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PETER BIBBY Getting Legless

Peter Bibby by Tahlia Palmer (1)
Peter Bibby Pic: Tahlia Palmer

“I served about six years in the construction industry – solid plastering to be specific – and that’s a pretty hard slog, so I guess I just applied that work ethic to playing music.”

Fresh from his Laneway Festival adventures, Peter Bibby plays this Friday, February 13, at Noodle Palace in support of his debut album, Butcher/Hairstylist/Beautician. ALEX GRIFFIN reports.

Going from bashing songs out in parks and pubs across Perth to touring with the Laneway Festival has been a whirlwind trip for Perth’s Peter Bibby, but it’s not a life without danger.

The low point was breaking my ankle on the very last day,” says Bibby, “especially after I’d already played all my shows – except for my ones this week in Perth. Are crutches still sexy?”

Here’s hoping. On balance though, the Laneway experience came out in the black. “It’s hectic, a lot of very early flights and drunken late nights, but you get used to that – and I’ve had a fair bit of practice. It’s totally worth the hangovers. Making friends with people whose music I have respected for a long time, skinny dipping in the ocean out the back of the festival in Freo were some real highlights.”

The perks are a step up from a free jug at the Rosie, too; “It’s fairly luxurious backstage; I think I’ve been spoilt now! I don’t think I could go back to attending a festival now without the backstage access. I’ve seen the light.”

Touring in support of his debut solo album, Butcher/Hairstylist/Beautician,
As well as fronting the breakneck backyard squall of the now-legendary Frozen Ocean, Bibby also knocked about in the garage jumble of power trio Fucking Teeth while performing solo and with the likes of the Bible Bashers and the boozy Blokes In Coats. With all those projects on the boil, it took Bibby a long time to get used to the idea of performing with his own name carrying the can.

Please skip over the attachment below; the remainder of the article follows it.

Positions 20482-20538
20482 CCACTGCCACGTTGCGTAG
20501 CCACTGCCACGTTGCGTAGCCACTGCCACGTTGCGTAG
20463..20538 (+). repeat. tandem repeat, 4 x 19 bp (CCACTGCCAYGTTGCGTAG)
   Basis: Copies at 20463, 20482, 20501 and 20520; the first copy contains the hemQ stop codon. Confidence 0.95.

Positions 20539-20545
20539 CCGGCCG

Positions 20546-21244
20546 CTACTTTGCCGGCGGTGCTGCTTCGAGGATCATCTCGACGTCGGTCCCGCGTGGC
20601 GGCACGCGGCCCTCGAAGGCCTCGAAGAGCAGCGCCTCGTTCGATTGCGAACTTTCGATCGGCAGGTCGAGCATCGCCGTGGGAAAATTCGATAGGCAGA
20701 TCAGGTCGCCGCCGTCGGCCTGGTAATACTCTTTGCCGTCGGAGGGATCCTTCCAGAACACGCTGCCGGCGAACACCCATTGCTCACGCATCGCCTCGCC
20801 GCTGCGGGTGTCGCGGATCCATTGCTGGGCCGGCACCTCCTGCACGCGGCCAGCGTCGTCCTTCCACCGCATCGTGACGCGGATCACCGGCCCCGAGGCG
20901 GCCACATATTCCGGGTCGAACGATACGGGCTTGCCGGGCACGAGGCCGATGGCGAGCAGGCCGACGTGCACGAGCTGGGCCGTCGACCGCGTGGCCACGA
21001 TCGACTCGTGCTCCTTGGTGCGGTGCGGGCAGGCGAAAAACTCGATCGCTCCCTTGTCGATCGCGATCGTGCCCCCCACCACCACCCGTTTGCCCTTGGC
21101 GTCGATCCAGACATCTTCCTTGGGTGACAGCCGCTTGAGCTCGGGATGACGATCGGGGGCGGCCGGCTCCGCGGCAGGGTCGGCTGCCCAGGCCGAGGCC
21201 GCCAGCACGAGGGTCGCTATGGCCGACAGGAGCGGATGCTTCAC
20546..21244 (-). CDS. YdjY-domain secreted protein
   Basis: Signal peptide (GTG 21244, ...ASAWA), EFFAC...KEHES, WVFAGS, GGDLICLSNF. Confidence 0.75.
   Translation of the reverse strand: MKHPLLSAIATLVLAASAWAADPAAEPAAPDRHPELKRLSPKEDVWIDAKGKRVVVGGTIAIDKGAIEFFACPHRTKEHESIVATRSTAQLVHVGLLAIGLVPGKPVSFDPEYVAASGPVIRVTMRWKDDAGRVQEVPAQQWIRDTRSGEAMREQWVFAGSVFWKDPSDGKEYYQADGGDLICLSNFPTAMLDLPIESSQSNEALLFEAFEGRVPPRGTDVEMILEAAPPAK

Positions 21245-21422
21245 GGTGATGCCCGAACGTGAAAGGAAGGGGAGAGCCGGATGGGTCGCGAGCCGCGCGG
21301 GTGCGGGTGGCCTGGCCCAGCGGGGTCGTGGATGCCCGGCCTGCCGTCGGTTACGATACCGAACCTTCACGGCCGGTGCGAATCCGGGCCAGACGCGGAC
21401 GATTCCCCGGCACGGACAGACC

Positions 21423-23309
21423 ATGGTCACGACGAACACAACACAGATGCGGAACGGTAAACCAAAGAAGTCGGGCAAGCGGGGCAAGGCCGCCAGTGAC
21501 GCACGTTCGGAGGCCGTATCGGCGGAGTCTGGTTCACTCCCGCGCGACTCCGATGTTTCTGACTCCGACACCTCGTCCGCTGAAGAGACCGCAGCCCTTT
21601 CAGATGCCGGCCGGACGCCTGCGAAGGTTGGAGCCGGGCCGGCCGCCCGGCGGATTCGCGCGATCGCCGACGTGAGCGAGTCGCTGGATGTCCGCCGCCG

The solo thing just kind of happened naturally over time, what with other people not being available and me not knowing how we’d get gear to a venue, so I’d just carry a guitar down on the train and get it done. I tried to avoid the whole ‘Peter Bibby’ thing for ages because I felt like a bit of a wanker, so I made up silly alternate names such as Chief Richards and Global Boss. Eventually people saw through my plot and just started billing me as Peter Bibby, which I guess was the logical thing to do.”

From there, he got himself a band together – Jonathan Baird and Nick Allbrook – and eventually Bibby issued forth the bounteous Butcher/Hairstylist/Beautician. Considering how prolific Bibby is – it seems sometimes like he writes songs with the regularity most people check their emails – narrowing down the material was all about carving out a fresh chapter in his songbook.

The selection of songs just came down to what felt the best to play and what we felt absolutely had to be recorded; we had a bit of a ‘best-of’ mentality. They were mostly quite current in my repertoire, since I didn’t want to rehash the past and bring up old bones.”

Few musicians could match the punishing schedule Bibby’s had in recent years. For the first few years of this decade before he made the jump to Melbourne, Bibby was an inescapable feature in Perth music, plying his trade anywhere, anytime, and often several times a night. The way Bibby sees it, it’s the only way to go. “I served about six years in the construction industry – solid plastering to be specific – and that’s a pretty hard slog, so I guess I just applied that work ethic to playing music. It’s never gotten too much for me because I love it heaps, it’s my favourite thing in the world. Sometimes when I come back to Perth I take on more gigs than I should and I get a bit bummed because I don’t get all that good chill time with all my ripper buddies over here.”

Having made a name for himself as a poet laureate for the boozy fringes of society, another field Bibby wants to explore is Australian history, like his forebears Paul Kelly and Gareth Liddiard.

The song Wangaratta Gazza is one where I had to do a fair bit of research in writing it so it had an accurate story. It was a really fun process, and opened my mind up to a whole different world of song writing, rather than just blathering out drunken emotion. Actually studying stuff that interests you and trying to craft that information into a pleasing set of words, with all the rhythm and the melody and all that stuff, was really interesting.”

With one eye mining the past and another on what’s around him, Bibby looks set to sail the same course to bigger and better things in 2015, with one unwelcome objective: “Lots more touring, writing, and a solid chunk of recording… and rehabilitating my ankle.”

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